'I use the frame to see the image – for no other reason. I know it’s been interpreted as being many other things… I cut down the scale of the canvas by drawing in these rectangles which concentrate the image down. Just to see it better.'

In 1957, an exhibition of Bacon’s at the Hanover Gallery marked the transition from his monochromatic works towards bold colour. His works were successful and he decided to transfer to a new dealer, Marlborough Fine Art. They paid off his gambling debts, gave him larger exhibitions and ensured that the artist didn’t destroy too many of his works.


By 1961, Bacon had settled again in South Kensington where he remained for the rest of his life. In the following year, the Tate Gallery organised a major touring retrospective which displayed his use of the triptych which would become his characteristic format. At the time he began interviewing with critic David Sylvester which would constitute the canonical text on his own work. 

'You know in my case all painting – and the older I get, the more it becomes so – is accident.'

In 1963-64, Bacon's international reputation was finally confirmed with another retrospective, this time at the Solomon R. Guggenheim Museum, New York. Then after a few years of nominations for awards and prizes, he was awarded a large Retrospective at the Grand Palais in Paris, 1971. However, on the eve of the opening of the exhibition, his long-time lover George Dyer committed suicide, the event haunted the exhibition and chaos ensued.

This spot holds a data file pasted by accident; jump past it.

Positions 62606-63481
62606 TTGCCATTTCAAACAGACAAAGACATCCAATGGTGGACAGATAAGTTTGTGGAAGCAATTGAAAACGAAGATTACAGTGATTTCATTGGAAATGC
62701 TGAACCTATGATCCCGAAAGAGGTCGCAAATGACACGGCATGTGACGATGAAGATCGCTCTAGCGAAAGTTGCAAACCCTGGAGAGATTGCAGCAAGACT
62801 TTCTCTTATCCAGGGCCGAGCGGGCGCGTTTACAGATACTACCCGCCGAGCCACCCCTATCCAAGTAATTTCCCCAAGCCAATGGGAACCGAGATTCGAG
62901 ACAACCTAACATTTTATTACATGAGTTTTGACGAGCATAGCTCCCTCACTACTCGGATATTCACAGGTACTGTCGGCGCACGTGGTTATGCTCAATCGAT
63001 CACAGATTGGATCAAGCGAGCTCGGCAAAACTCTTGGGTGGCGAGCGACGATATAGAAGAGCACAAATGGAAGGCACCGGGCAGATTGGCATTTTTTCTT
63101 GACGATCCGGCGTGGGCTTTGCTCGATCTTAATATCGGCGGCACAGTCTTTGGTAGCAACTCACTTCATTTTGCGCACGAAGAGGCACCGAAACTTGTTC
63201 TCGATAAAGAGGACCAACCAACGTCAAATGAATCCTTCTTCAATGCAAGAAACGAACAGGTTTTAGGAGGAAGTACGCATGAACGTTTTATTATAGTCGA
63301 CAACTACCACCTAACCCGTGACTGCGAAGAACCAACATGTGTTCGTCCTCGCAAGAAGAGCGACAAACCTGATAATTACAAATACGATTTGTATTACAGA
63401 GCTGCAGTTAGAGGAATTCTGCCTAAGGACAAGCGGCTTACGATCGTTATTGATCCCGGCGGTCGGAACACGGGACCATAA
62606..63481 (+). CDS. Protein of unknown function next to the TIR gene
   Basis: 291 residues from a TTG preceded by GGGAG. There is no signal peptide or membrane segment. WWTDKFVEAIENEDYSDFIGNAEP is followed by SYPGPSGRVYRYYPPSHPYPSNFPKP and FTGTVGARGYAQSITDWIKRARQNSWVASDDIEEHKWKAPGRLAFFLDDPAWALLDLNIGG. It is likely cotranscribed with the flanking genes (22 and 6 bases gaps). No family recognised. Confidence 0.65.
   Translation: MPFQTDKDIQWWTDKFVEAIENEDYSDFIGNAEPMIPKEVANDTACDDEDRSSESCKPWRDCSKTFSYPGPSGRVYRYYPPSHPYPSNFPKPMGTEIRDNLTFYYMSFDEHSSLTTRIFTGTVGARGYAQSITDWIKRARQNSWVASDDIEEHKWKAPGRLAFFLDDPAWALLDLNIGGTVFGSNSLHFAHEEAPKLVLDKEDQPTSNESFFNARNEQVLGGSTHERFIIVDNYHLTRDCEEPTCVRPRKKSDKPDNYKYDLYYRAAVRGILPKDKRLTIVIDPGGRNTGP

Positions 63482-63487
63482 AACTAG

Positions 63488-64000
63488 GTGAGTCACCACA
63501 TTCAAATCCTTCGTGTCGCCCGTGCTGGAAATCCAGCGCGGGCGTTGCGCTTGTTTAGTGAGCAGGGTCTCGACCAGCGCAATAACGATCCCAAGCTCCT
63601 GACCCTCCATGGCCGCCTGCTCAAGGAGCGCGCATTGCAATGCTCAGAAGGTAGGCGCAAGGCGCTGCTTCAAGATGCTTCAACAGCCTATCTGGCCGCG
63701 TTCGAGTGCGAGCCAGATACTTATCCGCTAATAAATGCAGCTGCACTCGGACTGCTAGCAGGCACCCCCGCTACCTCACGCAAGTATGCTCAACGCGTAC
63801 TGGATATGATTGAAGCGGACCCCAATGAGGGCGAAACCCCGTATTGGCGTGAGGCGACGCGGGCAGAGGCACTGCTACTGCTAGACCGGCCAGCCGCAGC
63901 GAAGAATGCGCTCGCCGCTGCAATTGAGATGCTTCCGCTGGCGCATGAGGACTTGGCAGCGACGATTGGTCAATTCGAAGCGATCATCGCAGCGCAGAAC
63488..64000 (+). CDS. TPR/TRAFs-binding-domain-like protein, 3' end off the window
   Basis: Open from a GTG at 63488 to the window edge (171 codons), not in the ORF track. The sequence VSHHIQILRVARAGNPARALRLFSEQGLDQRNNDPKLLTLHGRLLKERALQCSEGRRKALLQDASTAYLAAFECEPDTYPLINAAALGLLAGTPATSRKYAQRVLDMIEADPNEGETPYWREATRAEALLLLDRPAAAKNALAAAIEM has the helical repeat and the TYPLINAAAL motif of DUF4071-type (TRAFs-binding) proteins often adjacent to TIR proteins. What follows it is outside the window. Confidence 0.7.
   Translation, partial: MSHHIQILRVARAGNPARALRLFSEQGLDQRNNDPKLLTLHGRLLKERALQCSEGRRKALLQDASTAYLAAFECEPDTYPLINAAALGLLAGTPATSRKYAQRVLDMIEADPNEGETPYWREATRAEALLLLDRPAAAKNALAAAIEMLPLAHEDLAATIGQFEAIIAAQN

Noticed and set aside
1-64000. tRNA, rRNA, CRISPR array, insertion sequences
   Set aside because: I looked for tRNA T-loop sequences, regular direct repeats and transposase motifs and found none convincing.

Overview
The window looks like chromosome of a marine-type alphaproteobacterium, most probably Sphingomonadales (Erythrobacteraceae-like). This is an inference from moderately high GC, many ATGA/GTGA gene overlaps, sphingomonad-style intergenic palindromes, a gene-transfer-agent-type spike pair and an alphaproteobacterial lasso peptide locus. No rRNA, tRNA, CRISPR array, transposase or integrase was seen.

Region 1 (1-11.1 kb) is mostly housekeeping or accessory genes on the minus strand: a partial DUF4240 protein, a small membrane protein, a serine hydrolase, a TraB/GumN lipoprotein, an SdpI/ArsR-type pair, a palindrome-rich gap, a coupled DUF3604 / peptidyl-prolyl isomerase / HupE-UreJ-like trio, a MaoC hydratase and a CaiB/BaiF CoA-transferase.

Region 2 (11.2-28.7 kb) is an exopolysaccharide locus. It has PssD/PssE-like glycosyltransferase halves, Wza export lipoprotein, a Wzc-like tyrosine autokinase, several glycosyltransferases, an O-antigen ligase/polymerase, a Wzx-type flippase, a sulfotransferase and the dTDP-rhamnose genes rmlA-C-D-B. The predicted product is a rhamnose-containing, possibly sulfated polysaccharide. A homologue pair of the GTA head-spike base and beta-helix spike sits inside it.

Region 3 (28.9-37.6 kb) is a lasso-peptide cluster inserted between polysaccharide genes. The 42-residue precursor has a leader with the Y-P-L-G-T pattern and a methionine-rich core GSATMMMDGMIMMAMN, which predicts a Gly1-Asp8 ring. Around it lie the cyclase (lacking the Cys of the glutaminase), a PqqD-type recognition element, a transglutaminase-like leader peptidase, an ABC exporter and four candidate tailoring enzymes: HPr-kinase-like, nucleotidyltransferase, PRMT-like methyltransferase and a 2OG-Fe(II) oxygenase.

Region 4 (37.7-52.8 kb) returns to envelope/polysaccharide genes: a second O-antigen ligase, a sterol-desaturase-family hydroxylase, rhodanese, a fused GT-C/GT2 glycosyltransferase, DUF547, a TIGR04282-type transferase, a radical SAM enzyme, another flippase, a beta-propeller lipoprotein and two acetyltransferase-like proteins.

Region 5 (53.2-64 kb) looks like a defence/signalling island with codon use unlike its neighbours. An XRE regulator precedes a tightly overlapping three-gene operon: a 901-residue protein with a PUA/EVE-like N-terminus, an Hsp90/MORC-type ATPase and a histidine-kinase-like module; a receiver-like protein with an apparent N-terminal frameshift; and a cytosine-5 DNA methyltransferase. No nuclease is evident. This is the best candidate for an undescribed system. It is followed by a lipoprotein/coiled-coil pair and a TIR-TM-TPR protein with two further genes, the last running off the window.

In the 1970s, Bacon regularly travelled to New York and Paris. He had also begun a new relationship with companion and model Jon Edwards. Over the next decades, Bacon continued to work and exhibit. His works from this period were dominated by the triptych with a changed use of space and colour.


On a visit to Madrid in 1992 Bacon was hospitalised with pneumonia exacerbated by asthma and died  there that April.

You can see a collection of his seminal works at Tate Britain London, as well as at other leading modern art collections worldwide.


Triptych, three studies of Lucian Freud, a set of 3 original lithographs, 1966, for sale at Slade House (above) made in relation to  Bacon's Triptych, 3 studies of Lucian Freud, oil on canvas, (below) which sold for $142 million at Christie's New York in 2013 . (copyright the Francis Bacon estate)


Lucian Freud by John Deakin, 1964 - Bacon liked to work from photographs rather than life.

Copyright the Francis Bacon estate.

Slade House collects and owns original lithographs, giclees and limited edition prints by all of the artists represented here - only some of which are for sale online. Please get in touch if you would like to see our wider collection.